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Edgard Maxence 

The Soul of the spring

31.50 x 39.37 inch

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Edgard Maxence 
1871-1954

The Soul of the spring
Tempera heightened with gold on panel  signed and dated 1899 lower right  
31.50 x 39.37 inch
Salon des Artistes Français, 1899, n°1367
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Artist biography >

Biography of Edgard Maxence 

Edgard Maxence was born in Nantes in 1871 in a family of landowners. Nothing predestined him to become an artist. But his mother, Estelle Boquien, with the cultural environment of Nantes helped him to choose an artistic career. During his schooling at the "Externat des Enfants Nantais", he followed the drawing lessons of Abbot Sotta (the first master of Elie Delaunay) who certainly was at the beginning of his artistic vocation.

In 1891, Maxence was a successful candidate at the School of Fine Arts in Paris. He first went to Elie Delaunay’s studio, and after to Gustave Moreau’s. The meeting between Maxence and Moreau was absolutely decisive for the young artist who stayed in his master’s studio until 1896, and remained faithful to his teaching all along his life.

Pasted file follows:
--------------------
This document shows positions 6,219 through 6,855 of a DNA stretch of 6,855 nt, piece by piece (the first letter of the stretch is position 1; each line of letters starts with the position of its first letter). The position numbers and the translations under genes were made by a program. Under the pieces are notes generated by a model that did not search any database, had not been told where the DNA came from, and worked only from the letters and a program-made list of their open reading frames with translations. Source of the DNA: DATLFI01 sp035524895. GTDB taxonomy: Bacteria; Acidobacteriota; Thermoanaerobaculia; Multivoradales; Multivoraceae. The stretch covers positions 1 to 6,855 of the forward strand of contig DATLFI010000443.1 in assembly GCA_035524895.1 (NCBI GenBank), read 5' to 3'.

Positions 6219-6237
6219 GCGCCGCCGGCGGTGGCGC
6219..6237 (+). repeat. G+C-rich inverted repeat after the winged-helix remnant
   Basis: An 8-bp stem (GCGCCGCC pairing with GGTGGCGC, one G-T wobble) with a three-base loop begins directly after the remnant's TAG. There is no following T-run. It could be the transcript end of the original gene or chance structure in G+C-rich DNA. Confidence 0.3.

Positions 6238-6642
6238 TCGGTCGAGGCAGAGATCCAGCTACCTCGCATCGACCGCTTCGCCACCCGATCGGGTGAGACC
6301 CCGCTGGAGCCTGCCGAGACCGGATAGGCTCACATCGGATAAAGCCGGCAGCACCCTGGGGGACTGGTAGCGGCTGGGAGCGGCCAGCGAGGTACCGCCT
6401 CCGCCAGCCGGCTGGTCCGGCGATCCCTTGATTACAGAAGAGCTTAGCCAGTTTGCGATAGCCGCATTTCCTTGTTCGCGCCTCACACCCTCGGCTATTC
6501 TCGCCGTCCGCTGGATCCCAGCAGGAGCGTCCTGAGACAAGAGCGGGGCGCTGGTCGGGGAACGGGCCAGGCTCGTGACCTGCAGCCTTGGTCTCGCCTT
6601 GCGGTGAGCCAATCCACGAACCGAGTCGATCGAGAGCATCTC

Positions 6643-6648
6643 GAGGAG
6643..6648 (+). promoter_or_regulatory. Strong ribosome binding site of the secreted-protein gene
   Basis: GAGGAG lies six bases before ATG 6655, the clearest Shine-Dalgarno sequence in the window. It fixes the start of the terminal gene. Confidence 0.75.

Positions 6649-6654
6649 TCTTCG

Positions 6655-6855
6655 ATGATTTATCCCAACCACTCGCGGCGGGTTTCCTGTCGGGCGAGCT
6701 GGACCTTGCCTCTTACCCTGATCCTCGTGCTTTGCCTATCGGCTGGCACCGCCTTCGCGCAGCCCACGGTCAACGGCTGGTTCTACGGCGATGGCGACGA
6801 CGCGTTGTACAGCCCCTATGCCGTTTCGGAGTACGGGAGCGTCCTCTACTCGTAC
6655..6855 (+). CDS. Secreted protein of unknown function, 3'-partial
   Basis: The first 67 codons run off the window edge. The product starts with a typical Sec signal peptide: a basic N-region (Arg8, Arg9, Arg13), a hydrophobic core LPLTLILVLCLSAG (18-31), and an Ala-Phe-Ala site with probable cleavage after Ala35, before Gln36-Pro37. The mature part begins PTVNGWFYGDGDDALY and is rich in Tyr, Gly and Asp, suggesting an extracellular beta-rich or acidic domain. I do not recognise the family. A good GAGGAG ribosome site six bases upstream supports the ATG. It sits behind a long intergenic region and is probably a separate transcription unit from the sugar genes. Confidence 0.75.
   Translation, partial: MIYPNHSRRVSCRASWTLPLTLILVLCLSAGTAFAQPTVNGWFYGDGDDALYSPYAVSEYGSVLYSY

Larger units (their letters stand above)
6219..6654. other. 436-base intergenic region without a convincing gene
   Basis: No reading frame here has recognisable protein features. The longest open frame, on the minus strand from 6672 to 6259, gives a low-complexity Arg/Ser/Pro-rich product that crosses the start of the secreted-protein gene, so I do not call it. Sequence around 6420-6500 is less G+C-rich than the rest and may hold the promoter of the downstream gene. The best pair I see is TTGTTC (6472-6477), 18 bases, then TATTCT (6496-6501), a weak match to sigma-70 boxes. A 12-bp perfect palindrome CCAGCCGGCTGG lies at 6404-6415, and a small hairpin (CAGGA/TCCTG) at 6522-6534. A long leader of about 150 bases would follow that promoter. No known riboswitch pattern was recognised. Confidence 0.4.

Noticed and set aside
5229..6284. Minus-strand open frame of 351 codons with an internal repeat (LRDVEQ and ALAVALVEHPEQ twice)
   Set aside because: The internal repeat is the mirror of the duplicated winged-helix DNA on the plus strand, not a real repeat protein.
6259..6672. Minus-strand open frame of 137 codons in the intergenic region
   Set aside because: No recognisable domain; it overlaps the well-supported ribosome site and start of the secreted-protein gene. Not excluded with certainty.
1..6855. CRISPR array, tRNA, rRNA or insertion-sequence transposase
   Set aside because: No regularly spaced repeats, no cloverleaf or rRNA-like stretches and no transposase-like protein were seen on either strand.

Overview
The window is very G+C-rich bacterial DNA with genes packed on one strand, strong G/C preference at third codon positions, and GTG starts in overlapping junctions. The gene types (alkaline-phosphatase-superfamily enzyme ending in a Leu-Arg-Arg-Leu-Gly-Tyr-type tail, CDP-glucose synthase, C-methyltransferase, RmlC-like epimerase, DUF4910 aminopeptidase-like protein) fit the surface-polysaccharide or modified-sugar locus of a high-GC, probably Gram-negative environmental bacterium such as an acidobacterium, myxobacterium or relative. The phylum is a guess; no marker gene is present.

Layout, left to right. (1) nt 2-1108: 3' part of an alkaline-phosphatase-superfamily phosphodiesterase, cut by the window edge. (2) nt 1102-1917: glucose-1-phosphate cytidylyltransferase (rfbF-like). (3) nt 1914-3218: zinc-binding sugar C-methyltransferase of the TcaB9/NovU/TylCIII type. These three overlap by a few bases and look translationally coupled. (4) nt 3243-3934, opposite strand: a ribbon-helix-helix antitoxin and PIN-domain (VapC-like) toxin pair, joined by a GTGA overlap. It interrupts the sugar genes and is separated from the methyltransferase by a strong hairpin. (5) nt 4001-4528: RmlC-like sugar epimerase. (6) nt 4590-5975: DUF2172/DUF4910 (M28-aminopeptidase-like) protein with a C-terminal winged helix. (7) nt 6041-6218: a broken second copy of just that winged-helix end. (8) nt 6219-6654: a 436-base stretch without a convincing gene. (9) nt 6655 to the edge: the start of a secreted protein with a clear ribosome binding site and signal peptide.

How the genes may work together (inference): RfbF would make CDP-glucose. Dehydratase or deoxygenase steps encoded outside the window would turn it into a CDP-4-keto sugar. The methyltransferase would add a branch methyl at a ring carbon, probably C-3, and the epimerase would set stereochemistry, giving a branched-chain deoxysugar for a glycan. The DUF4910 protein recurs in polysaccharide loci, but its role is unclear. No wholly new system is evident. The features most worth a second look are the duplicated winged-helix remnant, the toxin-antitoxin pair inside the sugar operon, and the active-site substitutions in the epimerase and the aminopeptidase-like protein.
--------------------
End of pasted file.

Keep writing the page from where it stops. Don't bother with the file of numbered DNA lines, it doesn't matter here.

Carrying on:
Maxence’s studies at the Fine Arts School were brilliant: in 1893 he obtained the prize of "Premier Logiste" and won the first prize for expression faces in 1894. Despite these prizes, he was eliminated from the first round of the 1895’s Prix de Rome. This failure certainly determined his future artistic way.

When he was a young painter, Maxence distinguished himself by his taste for portraits. Since 1893, he regularly exibited at the Salon of French Artists and took part at the Salon of Rose-Croix between 1895 and 1897. His paintings were very attached with the Symbolist movement to whom he took his subjects. He was inspired by the Breton legends, ambiguous and dark subjects, dreamy processions. He was simultaneously fed by his Christian traditions and his Celtic influences.

His palette was varied : he used garnet-colored, emerald green, muffled yellow. He also used very varied mediums, either oil, either wax, from time to time both together. The tempera, piece of gold, gouache and charcoal gave a singular appearance to his art works and accentuated the primitive appearance of his mystic scenes, despite of the realistic treatment of the faces.

In 1900, he was awarded with a gold medal at the Word Fair and gained the Legion of honour. After the WWI, he decided to turn towards more lucrative subjects. Then he continued a brilliant career of social portraits painter, creating some still lifes and landscape paintings too.

Chevalier of the Legion of honour, he was promoted Officer in 1927 ; he was elected at the Institut in 1924 in lieu of the painter Fernand Cormon.

« The Soul of the Spring » perfectly illustrates the main features of Maxence’s art. With an outstandingly symbolic subject, the painting shows the usual bright colors of the painter. The celtic influence emphasizes the mysticism of this work

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